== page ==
Broadly speaking, the lines between TV and film formats are blurring everywhere in the world. Game of Thrones, one of America’s highest rated (and most downloaded) TV shows in recent times, meets virtually all criteria of a glossy Hollywood production. The popularity of widescreen TV sets and computer monitors has coincided with cable/dish channels switching to 1080i high-definition (HD), creating a mini cinema experience within the comfort of your home lounge.

It isn’t just the directors who have taken the big leap from idiot box to silver screen; the TV actors and writers are also part of the grand plan. Vasay Chaudhry, the writer of MHSA and the upcoming Jawani Phir Nahi Ani, has earlier scripted and acted in such soaps as Doli Ki Aayegi Baraat. Humsafar-famed Farhat Ishtiaq’s first film outing, Bin Roye, has been declared a global hit. Big TV stars such as Mahira Khan, Fawad Khan, Humayun Saeed, and Mehwish Hayat are doing equally well in film now and ruling the marquee.

This is decidedly a ‘new’ cinema that we are witnessing. And, it ought to be celebrated as such, not just because the people involved in it are ‘film-firsts’ but also because a lot of other good things that are happening right now are happening for the first time.

Read also: “We don’t have Bollywood and thank goodness for that” — Salman Shahid

Our films are back in vogue for good. Those who shunned Lollywood like plague are flocking to theatres and keeping tabs on the latest Pakistani releases. The mushroom growth of state-of-the-art cinemas over the past eight years, to be precise, has contributed to creating what renowned film distributor turned exhibitor Nadeem Mandviwalla calls “a multiplex audience… for whom the ambience, the seats, the sound and picture quality, also the quality of the popcorns offered at the cinema food courts, matter as much as the movie that they are watching. This audience is ready to cough up Rs500 or so, for an enjoyable cinematic experience.”

24/7 cable television and easy online access to all kind of videos acted as other important agents of change for the taste of the common audiences. Now, even a lay viewer is able to tell a bad aesthetic from a good one. He is put off if the sound isn’t up to the mark or a situation in the story is lame.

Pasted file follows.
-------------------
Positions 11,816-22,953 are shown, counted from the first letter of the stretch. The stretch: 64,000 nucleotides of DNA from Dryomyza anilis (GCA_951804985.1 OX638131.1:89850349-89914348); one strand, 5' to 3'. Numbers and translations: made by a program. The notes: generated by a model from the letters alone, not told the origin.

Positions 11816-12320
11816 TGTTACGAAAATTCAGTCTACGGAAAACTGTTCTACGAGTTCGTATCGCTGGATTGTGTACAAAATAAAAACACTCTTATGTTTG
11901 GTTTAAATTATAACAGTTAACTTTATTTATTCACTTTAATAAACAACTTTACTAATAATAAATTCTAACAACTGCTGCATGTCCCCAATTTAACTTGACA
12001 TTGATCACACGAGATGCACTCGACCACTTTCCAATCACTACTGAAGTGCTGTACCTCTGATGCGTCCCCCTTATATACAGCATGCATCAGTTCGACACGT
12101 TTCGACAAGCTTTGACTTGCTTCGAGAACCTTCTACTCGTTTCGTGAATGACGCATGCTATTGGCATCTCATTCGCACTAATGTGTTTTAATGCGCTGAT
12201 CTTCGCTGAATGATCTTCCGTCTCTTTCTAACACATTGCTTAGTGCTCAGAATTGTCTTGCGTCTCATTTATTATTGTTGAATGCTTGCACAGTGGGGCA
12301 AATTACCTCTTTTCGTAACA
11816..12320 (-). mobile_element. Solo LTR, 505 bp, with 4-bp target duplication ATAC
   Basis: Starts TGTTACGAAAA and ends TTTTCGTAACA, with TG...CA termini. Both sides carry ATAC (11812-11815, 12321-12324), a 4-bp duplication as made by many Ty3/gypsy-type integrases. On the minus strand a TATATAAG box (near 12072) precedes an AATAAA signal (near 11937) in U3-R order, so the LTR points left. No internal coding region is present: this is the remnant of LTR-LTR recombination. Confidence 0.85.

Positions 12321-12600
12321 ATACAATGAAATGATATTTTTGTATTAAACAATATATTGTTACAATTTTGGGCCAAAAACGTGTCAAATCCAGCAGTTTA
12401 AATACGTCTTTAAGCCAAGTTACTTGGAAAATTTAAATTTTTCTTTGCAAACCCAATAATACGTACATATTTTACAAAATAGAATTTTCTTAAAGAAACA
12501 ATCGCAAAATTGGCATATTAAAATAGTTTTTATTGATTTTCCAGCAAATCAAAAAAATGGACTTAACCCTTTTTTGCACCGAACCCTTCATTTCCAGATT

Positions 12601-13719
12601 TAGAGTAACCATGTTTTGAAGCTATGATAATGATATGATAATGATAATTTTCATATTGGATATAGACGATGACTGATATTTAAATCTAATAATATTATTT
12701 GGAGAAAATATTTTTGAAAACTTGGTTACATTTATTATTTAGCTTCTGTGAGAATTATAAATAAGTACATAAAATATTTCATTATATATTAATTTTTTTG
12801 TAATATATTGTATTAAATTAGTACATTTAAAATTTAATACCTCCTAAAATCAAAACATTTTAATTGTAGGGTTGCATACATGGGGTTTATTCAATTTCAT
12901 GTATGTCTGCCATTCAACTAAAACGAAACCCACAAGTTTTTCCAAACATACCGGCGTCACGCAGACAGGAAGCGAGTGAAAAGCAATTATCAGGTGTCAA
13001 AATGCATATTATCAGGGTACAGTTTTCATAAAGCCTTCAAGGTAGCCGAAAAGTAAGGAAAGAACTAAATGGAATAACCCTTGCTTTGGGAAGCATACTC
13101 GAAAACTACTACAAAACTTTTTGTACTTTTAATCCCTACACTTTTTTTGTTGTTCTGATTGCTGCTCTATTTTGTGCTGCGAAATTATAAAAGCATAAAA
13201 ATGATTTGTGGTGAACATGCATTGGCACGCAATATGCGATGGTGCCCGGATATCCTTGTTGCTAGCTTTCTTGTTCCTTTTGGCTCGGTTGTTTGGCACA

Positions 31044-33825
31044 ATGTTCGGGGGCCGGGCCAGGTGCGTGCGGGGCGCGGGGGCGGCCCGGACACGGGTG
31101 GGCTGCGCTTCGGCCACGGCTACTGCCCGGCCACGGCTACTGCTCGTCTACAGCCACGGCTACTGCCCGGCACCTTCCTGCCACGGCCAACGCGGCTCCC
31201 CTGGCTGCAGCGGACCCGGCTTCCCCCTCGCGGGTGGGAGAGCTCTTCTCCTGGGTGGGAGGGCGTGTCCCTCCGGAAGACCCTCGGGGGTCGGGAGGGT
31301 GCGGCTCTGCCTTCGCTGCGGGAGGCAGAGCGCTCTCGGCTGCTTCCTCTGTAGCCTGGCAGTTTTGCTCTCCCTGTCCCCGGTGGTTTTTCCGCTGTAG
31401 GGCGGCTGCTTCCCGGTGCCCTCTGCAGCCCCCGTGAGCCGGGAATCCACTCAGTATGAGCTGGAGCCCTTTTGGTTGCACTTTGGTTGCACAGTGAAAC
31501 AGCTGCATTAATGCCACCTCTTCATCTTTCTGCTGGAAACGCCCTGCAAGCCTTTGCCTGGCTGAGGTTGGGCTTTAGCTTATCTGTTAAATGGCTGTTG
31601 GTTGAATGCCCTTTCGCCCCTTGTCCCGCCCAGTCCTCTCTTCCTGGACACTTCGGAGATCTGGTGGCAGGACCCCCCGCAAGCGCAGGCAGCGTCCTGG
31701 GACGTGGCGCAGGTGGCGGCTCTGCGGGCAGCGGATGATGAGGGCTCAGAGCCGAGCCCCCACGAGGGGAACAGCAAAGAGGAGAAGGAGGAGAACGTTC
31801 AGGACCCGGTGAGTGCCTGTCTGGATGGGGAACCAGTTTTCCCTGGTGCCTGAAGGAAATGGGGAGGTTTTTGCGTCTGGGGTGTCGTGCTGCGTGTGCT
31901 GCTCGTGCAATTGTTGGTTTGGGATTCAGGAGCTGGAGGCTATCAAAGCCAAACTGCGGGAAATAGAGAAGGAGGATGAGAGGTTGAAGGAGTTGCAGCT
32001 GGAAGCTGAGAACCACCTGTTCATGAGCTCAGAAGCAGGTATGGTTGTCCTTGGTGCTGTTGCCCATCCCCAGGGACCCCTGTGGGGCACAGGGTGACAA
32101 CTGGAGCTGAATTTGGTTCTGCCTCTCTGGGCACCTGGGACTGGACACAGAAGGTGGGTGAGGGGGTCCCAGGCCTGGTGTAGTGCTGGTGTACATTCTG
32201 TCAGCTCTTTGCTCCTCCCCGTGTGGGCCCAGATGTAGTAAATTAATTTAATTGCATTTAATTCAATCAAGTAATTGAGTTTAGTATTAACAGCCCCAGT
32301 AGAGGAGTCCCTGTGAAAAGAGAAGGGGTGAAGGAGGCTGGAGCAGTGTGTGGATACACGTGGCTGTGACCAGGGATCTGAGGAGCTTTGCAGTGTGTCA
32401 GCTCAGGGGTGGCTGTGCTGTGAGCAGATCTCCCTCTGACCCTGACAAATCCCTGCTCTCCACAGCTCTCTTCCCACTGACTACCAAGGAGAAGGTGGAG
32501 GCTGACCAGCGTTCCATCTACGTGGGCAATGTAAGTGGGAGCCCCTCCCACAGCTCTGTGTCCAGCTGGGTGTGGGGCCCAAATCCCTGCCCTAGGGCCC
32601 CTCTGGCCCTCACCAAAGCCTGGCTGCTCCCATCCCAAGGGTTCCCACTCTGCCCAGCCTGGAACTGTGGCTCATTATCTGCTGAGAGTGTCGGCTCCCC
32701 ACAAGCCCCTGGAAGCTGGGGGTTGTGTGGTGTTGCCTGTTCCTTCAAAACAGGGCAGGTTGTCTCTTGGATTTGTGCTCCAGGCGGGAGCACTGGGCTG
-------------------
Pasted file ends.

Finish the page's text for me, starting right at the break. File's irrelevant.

The new film makers, in their state of excitement, are experimenting with different genres and narrative styles. If, on the one hand, we have a Bollywoodish comedy Wrong No, there is the unpretentious, small-budgeted Shah that rides high on its sheer simplicity and an endearing account of the real life events of one of Pakistan’s forsaken heroes — the Olympic bronze medal winning boxer Hussain Shah. Incidentally, Adnan Sarwar, who is the writer, director and lead actor of the film, has earlier featured in a couple of TVCs and is a musician with the band Club Caramel.

Last year, too, saw an interesting mix. While Columbia University alumnus Afia Nathanial’s film debut Dukhtar was a gritting tale of a tribal woman’s fight with the orthodox traditions for her daughter, Operation 21 was a stylish spy thriller, Tamanna was a little experiment in film noir, and Na Maloom Afraad was a comedy with sly humour.

Signs of this cinema may be traced back to Cambridge-educated Sabiha Sumar’s internationally acclaimed Khamosh Pani (2003) and even Shoaib Mansoor’s award-winning blockbusters Khuda Key Liye (’07) and Bol (’11). Though, these films were never seen as denoting a trend in their times. A lukewarm Chambaili (‘13) too failed to convince the film pundits. It was Waar and MHSA that changed the face of Pakistani cinema, appealing to ‘masses’ as well as ‘classes’ — a popular distinction made loosely to define the film audiences on both sides of the Pak-India border.

In 2013’s Zinda Bhaag, documentary film maker Farjad Nabi busted the myth that Punjabi cinema had limited opportunities or subjects. His maiden production, a joint venture with Meenu Gaur, was a dark comedy that captured the street lingo of interior Lahore in its most honest form. It also became Pakistan’s first official entry to Academy Award’s Best Foreign Language Film category in decades. For the first time in the history of the country, we had an Oscar Committee in place.

But it might be too early for us to compare to international cinema. Right now, it is sufficient for the new Pakistani cinema to continue to grow. And, this growth is contingent upon the availability of funds, first and foremost.

In the absence of state help, the makers have had to go for product sponsorship which isn’t an interesting idea, as recent releases like Karachi Se Lahore and Dekh Magar Pyar Se proved. There was too much of in-your-face brand placement.

In this scenario, leading media groups such as Geo and Hum TV have come forward. Not only are they distributing films, they are also producing them. They see an obvious advantage in this: they get to market ‘their’ productions profusely.

With core studios such as Evernew and Bari giving up on film altogether — most of their floors are now rented by makers of TV soaps and serials — and a lot of Lollywood directors shifting to the small screen, it is Pakistan’s new, indie film makers that are doing the needful.

Ironically, whereas in an established industry such as Hollywood, this kind of film makers would be termed as ‘indie’ (or independent), they make up the mainstream cinema of Pakistan today.

Once the studio owners — Shahzad Gul of Evernew, for instance — come in, the scene might change for the better, as there will be bigger budgets to bankroll film projects.